A REVIEW into the health care risks posed by a no-deal Brexit is being carried out by Warrington clinical commissioning group (CCG).

Under current EU law, EU citizens benefit from rights to reciprocal health care when they are in any of the union’s member states.

The arrangements allow citizens of EU nations to access health and social care services while in any of the other EU nations, on the same basis as a resident of that nation – at no, or low, cost.

However, once the UK leaves the EU, the current rights will come to an end – unless the UK and EU agree to continue, or replace, them.

CCGs have received operational guidance to support planning and preparation requirements for all Brexit scenarios.

It covers areas including the supply of medicines and vaccines, workforce and reciprocal health care.

During Warrington CCG’s governing body meeting on Wednesday, clinical chief officer Dr Andrew Davies said Matt Hancock, secretary of state for health and social care, has asked the commissioning group to carry out a review of the risks a no-deal Brexit poses to communities.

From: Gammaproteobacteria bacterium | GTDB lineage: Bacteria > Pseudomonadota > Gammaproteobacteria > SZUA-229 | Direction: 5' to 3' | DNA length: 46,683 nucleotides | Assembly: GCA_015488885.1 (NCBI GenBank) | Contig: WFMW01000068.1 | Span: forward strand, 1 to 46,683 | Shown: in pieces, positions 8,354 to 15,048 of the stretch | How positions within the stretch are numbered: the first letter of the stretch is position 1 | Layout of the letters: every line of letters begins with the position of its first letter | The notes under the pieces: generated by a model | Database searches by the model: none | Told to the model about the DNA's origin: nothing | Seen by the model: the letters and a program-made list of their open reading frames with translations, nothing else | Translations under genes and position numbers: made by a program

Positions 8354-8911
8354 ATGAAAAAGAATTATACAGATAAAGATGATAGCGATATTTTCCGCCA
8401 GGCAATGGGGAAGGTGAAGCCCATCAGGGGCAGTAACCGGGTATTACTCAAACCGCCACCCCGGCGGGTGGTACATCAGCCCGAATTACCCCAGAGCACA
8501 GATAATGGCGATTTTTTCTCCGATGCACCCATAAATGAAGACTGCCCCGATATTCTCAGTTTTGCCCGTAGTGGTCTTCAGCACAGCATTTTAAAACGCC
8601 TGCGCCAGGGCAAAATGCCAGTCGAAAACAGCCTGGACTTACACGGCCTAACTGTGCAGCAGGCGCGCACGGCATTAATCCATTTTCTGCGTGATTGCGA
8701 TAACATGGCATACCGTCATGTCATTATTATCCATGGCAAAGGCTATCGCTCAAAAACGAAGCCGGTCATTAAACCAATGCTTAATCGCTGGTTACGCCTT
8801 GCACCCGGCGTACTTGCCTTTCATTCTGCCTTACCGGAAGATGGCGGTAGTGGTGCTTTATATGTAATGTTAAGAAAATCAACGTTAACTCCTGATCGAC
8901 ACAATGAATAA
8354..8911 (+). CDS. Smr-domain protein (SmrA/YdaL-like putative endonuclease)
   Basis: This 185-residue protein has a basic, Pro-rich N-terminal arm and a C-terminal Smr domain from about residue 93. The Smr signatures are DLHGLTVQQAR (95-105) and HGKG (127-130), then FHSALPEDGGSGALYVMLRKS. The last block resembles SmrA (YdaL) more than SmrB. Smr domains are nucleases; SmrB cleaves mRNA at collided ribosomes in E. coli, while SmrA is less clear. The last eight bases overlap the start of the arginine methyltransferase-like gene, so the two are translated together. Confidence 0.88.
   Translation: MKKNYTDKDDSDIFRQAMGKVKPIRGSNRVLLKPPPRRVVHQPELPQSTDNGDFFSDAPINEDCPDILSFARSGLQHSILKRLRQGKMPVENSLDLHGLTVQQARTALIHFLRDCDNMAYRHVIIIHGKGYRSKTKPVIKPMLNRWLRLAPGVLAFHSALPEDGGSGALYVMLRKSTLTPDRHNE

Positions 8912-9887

He added: “One we are likely to factor in is overseas residents of the EU, who may be elderly and retired overseas but still have residential status, mainly to come back.

“Currently, we haven’t been funding their health care because that has been covered under reciprocal arrangements with the EU, other than the six weeks that they probably spend in the UK and that is unquantified.

“We would have to pick up that health care, which is something that has not been in our underlying performance so far.

“There are some gains as well because I would assume, if the reciprocal arrangements end, we would have the overseas charges.

“There are patients that we treat, who are EU residents, that we pay for – that is about £500,000 a year for Warrington CCG that we spend.”

In the Department of Health and Social Care’s EU exit operational readiness guidance, it says, in a no-deal scenario, UK nationals resident in the EU, European Economic Area and Switzerland ‘may experience limitations’ to their access to health care services.

It adds: “The Government is therefore seeking to protect current reciprocal health care rights through transitional bilateral agreements with other member states.”